Glass was often the preferred material for storing expensive oils, perfumes, and medicines because it was not porous. The small body and mouth of the vessels allowed the user to carefully pour and control the amount of liquid dispensed. By the 1st century AD, the technique of glass-blowing had revolutionised the art of glass-making. The new technique allowed craftsmen to use smaller amounts of glass for each vessel and obtain much thinner walls, enabling the creation of medicine, incense, and perfume containers in new forms. Along with the unique shapes, different components were added to the hot glass to create a variety of colours. The yellow tint seen in this piece would have been created by adding antimony and lead.
Exquisite Roman Yellow Glass Flask with Aquamarine Handles
An extremely fine Roman flask blown from transparent yellow glass. The vessel features a piriform body tapering in towards a cylindrical neck leading to an out splayed, everted rim. The flask sits upon a concave foot which displays a small pontil mark. Two aquamarine handles have been applied from the neck to the shoulder. Each feature two loops, one above each other, leading down to crimped trails which end at the lower body. Delicate trailing, in light aquamarine, spirals down the neck, increasing in size, finishing in a thick band.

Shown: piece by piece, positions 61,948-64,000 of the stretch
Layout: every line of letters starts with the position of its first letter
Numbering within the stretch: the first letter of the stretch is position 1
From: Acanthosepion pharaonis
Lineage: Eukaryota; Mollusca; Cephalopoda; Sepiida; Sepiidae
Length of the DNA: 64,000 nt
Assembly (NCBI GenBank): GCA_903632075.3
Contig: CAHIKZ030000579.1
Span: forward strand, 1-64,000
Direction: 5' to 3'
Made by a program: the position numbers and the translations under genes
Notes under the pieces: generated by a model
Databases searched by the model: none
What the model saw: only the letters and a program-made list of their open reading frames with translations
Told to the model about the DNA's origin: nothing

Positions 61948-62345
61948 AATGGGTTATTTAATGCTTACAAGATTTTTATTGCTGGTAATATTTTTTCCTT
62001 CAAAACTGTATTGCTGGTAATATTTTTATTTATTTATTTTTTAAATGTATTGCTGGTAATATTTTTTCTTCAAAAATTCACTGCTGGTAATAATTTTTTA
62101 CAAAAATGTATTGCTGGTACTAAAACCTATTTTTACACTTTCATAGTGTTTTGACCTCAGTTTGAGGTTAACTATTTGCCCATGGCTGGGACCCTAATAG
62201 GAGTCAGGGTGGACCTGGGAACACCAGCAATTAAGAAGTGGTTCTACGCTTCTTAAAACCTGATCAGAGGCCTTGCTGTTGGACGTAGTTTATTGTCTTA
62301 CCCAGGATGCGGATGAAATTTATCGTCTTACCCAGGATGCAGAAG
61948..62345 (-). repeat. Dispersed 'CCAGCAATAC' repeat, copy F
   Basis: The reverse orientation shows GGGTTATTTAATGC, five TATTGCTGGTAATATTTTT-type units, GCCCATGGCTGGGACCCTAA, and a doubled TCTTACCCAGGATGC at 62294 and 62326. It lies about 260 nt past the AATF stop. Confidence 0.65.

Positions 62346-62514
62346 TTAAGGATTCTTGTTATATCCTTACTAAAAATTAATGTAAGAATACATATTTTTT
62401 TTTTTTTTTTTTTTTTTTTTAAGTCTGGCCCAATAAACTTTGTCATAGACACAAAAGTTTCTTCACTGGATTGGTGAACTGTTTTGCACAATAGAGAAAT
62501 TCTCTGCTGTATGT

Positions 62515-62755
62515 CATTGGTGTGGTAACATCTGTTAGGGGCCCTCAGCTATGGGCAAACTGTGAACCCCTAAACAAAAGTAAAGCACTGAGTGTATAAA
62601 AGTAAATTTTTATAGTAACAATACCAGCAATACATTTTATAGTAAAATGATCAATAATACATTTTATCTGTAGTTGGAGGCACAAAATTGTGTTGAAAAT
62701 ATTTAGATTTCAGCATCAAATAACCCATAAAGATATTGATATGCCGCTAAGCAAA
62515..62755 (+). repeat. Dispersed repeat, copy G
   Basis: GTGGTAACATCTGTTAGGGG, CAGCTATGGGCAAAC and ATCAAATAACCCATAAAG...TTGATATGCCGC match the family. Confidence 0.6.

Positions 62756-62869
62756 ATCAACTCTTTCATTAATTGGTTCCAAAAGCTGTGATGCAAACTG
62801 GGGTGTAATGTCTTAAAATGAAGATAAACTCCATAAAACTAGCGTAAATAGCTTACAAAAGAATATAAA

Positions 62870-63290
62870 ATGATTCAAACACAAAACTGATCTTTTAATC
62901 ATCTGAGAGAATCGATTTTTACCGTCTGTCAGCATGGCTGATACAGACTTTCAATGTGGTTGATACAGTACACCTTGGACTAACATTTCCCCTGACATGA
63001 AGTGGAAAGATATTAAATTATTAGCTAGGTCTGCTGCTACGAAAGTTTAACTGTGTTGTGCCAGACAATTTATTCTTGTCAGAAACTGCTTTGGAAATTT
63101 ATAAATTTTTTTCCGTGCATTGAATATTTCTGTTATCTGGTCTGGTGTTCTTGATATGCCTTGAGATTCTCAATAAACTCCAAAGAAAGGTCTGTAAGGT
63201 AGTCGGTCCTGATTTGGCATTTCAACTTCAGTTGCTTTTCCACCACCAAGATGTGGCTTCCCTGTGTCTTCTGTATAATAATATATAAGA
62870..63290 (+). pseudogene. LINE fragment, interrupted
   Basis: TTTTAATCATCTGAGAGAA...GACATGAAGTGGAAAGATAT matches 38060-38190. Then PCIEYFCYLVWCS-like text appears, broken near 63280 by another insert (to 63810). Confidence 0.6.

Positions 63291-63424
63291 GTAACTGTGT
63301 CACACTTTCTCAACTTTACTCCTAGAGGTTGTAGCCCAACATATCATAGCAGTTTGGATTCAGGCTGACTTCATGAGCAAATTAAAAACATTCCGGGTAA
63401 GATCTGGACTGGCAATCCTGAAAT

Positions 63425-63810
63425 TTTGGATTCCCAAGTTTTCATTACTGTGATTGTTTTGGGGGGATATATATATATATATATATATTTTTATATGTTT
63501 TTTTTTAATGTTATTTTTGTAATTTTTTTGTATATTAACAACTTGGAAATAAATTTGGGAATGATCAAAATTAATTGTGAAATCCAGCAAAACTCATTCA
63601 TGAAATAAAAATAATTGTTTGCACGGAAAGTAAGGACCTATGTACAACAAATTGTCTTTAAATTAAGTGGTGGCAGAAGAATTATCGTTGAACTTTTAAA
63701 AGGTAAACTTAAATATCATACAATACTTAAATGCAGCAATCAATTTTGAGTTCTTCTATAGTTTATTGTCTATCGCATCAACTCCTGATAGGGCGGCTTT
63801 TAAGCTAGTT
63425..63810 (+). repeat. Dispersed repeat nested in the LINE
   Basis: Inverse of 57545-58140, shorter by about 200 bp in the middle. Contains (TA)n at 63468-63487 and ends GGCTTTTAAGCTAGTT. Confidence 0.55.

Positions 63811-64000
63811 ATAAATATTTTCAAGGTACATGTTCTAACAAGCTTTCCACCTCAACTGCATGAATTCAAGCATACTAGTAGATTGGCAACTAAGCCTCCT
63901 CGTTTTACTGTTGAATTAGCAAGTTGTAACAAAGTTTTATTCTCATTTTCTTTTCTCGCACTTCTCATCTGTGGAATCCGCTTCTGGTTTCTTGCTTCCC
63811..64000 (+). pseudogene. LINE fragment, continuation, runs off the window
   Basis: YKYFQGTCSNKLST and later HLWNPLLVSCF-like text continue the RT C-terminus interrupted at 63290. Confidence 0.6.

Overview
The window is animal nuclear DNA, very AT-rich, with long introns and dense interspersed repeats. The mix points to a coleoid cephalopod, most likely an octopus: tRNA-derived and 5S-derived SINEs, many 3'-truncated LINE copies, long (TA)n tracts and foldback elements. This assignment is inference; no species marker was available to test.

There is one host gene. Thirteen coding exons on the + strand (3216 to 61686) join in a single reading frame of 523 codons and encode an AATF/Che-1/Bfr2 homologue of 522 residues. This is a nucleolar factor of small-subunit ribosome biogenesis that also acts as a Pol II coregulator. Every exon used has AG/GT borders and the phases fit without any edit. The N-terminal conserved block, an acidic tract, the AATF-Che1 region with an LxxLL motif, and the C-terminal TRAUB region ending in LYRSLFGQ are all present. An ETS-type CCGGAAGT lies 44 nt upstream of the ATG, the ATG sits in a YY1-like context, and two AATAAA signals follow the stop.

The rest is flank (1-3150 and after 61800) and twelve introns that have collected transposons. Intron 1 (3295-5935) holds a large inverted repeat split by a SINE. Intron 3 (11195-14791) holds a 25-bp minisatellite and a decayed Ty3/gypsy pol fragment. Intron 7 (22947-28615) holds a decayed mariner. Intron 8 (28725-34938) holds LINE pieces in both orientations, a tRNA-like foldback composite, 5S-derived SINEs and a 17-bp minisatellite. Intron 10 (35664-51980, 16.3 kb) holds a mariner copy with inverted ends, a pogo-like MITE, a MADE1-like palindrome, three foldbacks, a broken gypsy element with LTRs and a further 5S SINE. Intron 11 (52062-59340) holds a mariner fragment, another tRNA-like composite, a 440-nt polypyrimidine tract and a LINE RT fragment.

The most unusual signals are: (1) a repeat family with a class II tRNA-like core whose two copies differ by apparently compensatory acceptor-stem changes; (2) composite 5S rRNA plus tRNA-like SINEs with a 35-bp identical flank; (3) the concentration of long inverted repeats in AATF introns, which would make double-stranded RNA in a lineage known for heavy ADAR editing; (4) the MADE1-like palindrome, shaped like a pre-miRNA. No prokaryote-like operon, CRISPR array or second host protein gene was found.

Provenance: Millon & Associés, Paris, 22 June 2012, lot 836 the acquired by The Nico F. Bijnsdorp Collection
Condition: Excellent condition, minor parts of the trailing around the neck now missing along with small chip to the crimping. Beautiful iridescence to the surface, sticker to the base of the previous owner.